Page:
Persistent negative symptoms in individuals at Ultra High Risk for psychosis

Alison Yung, Barnaby Nelson, Patrick D. McGorry, Stephen J Wood, Ashleigh Lin

Research output: Contribution to journalArticlepeer-review

Abstract

Persistent negative symptoms (PNS) defined as negative symptoms that persist for at least six months in the absence of high levels of positive, depressive and extrapyramidal symptoms, are evident early in the course of schizophrenia from the first episode of psychosis. However, their presence even earlier in the illness, in those at Ultra High Risk of psychosis, has not been investigated. In this study, we examined the prevalence, baseline correlates and outcome of PNS in 363 Ultra High Risk individuals. Assessments were conducted at baseline and 2-14 years later (mean follow up time 7.4 years). Baseline assessments included demographic, clinical and neurocognitive measures, which were repeated at follow up. The prevalence of PNS in the UHR group was 6.1%. Poor premorbid social adjustment, deficits in verbal fluency and childhood maltreatment, specifically emotional neglect, were evident at baseline in the PNS compared to the group without PNS. PNS were associated with poor psychosocial functioning and deficits in processing speed at follow up. Our findings suggest that PNS can be detected early, allowing for the identification of a subset of Ultra High Risk patients who are likely to have poor outcome. These individuals could be the target for specific intervention. Further research is needed into the pathophysiology of these PNS to develop specific interventions.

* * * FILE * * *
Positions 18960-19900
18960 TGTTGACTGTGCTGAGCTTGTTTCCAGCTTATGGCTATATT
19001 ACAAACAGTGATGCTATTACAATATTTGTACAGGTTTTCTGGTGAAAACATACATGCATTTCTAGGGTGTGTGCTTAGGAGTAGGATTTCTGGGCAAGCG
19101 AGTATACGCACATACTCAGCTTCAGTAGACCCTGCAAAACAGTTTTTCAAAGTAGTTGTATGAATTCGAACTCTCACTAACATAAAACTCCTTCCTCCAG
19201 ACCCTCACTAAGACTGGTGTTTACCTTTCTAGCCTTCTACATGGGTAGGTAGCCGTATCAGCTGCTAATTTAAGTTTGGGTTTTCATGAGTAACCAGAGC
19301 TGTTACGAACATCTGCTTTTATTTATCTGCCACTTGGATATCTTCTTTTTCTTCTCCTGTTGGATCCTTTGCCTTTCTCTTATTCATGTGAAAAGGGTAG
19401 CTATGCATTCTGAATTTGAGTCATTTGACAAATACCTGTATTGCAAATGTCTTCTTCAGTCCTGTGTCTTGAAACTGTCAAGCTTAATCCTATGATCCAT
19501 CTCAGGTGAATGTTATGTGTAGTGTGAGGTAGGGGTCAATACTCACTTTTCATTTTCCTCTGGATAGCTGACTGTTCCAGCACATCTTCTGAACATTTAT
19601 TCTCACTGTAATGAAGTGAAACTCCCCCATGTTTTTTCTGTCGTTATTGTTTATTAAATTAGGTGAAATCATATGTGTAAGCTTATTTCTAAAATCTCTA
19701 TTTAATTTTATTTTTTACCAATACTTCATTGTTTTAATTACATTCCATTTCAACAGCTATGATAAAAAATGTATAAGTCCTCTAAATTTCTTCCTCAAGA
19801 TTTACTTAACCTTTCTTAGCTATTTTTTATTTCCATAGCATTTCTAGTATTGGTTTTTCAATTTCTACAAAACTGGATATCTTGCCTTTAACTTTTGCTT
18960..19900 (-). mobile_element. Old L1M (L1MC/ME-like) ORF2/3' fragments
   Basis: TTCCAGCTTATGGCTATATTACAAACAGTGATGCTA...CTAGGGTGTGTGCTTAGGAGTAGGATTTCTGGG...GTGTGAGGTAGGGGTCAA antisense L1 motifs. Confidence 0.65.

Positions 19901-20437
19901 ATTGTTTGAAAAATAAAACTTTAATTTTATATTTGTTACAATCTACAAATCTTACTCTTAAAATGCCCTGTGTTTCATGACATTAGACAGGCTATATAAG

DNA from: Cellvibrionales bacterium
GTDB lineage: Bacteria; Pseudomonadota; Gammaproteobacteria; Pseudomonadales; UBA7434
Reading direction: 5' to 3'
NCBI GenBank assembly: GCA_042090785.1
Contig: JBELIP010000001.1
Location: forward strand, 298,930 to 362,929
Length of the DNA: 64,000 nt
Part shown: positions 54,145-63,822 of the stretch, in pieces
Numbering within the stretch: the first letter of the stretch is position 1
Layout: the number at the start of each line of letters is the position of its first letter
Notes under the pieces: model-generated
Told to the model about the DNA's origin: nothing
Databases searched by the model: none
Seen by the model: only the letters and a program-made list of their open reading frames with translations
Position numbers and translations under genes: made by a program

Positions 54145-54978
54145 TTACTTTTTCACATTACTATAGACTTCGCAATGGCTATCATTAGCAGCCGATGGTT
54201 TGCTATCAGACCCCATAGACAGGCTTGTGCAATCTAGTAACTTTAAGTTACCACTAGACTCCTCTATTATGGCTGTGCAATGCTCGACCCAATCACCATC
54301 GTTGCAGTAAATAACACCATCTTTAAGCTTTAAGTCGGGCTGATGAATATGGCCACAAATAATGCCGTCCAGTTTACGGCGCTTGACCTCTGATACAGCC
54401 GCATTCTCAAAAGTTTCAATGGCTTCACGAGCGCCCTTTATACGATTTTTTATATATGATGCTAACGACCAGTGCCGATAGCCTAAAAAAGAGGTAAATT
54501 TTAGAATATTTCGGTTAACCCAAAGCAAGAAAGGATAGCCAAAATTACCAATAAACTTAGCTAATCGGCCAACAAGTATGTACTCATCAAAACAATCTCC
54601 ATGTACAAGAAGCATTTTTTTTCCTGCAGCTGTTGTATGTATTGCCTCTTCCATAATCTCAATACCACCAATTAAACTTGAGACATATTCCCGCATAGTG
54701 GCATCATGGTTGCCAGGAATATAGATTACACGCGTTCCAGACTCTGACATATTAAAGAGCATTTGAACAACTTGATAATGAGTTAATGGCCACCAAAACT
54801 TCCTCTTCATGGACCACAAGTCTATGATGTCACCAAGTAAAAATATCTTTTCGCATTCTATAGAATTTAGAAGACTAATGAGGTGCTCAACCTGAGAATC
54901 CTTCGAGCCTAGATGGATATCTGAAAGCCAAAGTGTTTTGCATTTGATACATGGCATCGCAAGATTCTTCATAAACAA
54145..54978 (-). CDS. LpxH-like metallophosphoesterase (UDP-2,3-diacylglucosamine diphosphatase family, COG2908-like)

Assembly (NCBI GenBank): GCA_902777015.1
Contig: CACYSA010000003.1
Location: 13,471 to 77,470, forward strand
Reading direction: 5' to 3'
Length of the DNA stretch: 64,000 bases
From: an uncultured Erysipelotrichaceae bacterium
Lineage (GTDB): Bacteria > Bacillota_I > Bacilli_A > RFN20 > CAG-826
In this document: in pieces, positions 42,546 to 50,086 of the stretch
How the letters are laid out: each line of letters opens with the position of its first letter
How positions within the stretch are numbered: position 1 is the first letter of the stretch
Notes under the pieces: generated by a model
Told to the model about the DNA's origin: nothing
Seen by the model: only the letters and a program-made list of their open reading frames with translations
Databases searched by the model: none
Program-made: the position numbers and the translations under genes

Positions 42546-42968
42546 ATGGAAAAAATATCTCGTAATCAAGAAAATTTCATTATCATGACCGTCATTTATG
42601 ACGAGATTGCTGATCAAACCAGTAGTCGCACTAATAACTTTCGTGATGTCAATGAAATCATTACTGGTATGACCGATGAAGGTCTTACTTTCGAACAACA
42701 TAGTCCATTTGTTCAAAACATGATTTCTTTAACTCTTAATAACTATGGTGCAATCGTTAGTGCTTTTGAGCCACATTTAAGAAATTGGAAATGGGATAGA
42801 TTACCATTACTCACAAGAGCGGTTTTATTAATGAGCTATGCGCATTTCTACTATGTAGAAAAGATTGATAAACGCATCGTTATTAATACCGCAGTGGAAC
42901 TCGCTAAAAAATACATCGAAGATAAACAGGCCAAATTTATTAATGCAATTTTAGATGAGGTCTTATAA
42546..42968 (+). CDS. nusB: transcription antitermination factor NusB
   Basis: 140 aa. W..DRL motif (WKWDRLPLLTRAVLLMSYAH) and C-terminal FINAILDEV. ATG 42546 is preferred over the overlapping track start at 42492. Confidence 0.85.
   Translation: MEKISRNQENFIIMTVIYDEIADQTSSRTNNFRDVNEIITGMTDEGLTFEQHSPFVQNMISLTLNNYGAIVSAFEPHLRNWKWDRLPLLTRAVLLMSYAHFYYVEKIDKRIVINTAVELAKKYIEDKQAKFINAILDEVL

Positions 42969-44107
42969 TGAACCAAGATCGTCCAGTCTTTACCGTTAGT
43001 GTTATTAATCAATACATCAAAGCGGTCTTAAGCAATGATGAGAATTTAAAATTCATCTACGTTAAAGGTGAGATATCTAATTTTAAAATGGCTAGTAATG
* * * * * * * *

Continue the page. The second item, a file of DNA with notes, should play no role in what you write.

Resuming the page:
Original languageEnglish
JournalSchizophrenia Research.
Early online date26 Oct 2018
DOIs
Publication statusPublished - 2018

Keywords

  • negative symptoms
  • Clinical High Risk
  • At Risk Mental State
  • prodrome
  • neurocognition
  • childhood maltreatment

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